If there are natural battles against erosion, hurricanes and earthquakes, it will win them. If there are 40 more generations of humans, it will outlive them. It may never fully decompose until the Earth’s crust folds inexorably back into the forge of its molten mantle. Brutalism searches for eternity beyond us. It does not require or encourage the concept of friendship.

This is a place where space aliens would hold a final strategy meeting before convincing themselves to alter our DNA or turn a chaotic minor planet into their next resource or institution, one fated to serve unforeseen celestial needs.

Yet even a master alien race is not entirely comfortable here. In the course of their wanderings, they begin to sense our Brutalism is a looming nonconformist that would prefer to defy visual physics—no shadows or gradients or patterns, no distinct hierarchy. They grow uneasy because the building, itself, is an inconvenient space invader on the landscape. The air moves as if through an iron lung.

Unlike most great architecture, Brutalist structures do not simulate the vastness of the great outdoors. They permanently alter them. The aliens ponder a species that would choose to promote dense austerity against lightness and optimism, and who are capable of pretty amazing things when they put their minds to it. It dawns on them that they might have selected the wrong target to destroy. In retreat, their UFO slips back above the ionosphere to patrol our spacewalks and satellite communications from a calming distance.

If we can impress or frighten extraterrestrials with our Brutalism, we have already won something, or at least delayed our extinction.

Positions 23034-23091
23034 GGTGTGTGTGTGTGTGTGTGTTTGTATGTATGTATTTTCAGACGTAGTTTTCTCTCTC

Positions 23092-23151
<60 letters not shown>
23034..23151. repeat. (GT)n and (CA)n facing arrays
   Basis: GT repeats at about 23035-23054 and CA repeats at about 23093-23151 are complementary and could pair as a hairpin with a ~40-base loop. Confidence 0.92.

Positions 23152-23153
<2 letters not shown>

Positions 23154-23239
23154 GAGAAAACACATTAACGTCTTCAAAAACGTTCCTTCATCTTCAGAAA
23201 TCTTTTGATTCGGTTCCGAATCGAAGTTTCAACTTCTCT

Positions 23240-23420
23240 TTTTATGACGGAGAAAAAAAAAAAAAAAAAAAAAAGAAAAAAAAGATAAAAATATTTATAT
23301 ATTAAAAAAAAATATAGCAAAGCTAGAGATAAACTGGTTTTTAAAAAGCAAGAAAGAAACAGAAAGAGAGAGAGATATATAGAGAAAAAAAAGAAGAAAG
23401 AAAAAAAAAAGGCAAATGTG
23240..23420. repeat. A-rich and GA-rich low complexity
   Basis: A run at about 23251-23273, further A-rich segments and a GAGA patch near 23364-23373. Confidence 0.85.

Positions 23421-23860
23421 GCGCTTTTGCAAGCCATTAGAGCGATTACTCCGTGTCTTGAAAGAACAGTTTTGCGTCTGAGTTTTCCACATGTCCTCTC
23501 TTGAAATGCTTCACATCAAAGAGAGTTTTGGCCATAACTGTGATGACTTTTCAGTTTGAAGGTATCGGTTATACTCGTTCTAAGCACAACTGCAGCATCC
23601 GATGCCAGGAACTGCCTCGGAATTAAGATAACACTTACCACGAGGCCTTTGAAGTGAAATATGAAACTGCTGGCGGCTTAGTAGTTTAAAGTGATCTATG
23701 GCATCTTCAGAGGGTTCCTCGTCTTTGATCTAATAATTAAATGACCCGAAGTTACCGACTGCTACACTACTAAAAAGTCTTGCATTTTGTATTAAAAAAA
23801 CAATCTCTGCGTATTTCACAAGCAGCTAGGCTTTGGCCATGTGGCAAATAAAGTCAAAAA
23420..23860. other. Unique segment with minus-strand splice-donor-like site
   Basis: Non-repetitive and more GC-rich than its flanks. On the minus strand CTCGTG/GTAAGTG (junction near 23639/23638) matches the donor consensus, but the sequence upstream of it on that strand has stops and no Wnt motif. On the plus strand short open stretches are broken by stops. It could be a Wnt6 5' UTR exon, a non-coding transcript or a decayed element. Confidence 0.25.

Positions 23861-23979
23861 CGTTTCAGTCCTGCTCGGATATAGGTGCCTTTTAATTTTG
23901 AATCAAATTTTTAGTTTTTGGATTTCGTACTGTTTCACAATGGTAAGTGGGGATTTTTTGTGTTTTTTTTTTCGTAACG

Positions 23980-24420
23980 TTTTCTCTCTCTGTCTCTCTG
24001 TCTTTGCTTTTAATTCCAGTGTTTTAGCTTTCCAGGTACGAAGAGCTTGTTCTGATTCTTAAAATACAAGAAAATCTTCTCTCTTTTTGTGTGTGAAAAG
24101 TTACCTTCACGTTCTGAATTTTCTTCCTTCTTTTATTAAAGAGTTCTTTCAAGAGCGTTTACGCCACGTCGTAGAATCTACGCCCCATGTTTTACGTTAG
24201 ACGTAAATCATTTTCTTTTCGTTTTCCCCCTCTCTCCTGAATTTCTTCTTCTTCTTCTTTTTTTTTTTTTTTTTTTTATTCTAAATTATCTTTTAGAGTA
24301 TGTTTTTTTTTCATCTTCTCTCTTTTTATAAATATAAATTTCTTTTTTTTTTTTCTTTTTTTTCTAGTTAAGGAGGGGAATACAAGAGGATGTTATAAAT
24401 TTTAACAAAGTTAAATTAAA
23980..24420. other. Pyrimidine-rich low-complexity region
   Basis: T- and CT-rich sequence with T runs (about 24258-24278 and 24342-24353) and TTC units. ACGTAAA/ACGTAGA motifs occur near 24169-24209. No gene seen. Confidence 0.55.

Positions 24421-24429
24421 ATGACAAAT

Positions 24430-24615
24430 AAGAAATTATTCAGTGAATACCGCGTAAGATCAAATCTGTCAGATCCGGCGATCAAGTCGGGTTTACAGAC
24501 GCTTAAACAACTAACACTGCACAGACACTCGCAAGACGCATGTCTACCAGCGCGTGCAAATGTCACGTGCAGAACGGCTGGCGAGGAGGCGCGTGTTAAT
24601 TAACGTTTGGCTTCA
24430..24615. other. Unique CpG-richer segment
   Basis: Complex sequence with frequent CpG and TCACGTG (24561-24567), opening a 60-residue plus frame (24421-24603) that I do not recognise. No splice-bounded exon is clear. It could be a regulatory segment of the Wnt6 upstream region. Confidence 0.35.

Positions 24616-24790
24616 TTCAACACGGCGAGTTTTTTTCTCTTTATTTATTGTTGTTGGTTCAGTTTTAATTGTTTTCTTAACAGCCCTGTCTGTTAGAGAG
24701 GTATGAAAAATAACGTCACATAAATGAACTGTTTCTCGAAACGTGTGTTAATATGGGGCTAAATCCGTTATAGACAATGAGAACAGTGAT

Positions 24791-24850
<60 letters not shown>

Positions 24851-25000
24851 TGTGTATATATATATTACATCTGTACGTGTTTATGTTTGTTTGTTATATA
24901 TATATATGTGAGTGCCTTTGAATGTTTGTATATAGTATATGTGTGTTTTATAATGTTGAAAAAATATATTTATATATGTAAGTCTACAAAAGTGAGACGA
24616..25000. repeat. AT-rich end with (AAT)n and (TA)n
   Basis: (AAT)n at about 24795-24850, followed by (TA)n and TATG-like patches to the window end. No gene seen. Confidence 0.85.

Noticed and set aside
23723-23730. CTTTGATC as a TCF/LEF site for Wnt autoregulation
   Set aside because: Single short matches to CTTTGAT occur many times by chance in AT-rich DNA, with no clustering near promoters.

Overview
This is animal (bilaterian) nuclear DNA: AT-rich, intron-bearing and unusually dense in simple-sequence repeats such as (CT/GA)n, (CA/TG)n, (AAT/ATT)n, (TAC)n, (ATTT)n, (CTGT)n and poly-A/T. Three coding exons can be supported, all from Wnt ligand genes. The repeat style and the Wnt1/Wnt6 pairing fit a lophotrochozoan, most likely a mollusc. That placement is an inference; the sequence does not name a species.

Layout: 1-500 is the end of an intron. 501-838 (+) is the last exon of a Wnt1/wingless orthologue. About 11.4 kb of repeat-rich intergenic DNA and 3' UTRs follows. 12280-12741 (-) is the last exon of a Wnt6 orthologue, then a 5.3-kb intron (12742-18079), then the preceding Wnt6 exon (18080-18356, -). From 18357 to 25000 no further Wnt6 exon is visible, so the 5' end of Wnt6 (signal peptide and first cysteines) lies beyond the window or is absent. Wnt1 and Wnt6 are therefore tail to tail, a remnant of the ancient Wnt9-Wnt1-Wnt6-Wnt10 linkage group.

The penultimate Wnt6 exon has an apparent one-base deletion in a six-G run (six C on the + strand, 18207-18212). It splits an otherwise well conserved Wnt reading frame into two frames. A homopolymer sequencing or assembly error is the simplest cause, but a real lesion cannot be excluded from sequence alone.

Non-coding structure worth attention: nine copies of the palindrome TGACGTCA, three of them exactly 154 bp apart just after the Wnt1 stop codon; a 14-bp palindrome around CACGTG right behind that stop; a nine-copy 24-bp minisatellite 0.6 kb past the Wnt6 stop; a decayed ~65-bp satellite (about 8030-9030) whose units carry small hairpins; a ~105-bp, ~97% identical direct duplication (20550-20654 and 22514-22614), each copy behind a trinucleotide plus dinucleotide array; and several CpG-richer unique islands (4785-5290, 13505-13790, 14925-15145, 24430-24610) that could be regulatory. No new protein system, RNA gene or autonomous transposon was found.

[potted plants and small fluffy pets strictly prohibited]

At times the Brutalist home looks entirely abandoned… so harsh, so in-your-face that its users either love it or absolutely hate it. If you threw a party, the intolerance of Brutalism would be there to inspire your guests to leave early. In this manner the architecture is your companion, existing to silently screen your connections in the human world.

[“beton brut” begrudgingly shares its perimeter with the living]

Inside, we observe the chilled lower chamber, how it invites a veiled ghost in wedding attire. She has her back to us. Telepathic, she—it—collects your feelings off the polished marble ceiling. She stands before a vast, altar-like machine that emits an invisible glow the living aren’t allowed to see. It’s an unsettling image, when we don’t know if the spectral bride is destined to be married within the protection of this concrete cathedral of industry, warmed at its massive hearth, or is to be taken into the paranormal furnace itself, having been betrothed to a world beyond human. This is Brutalism.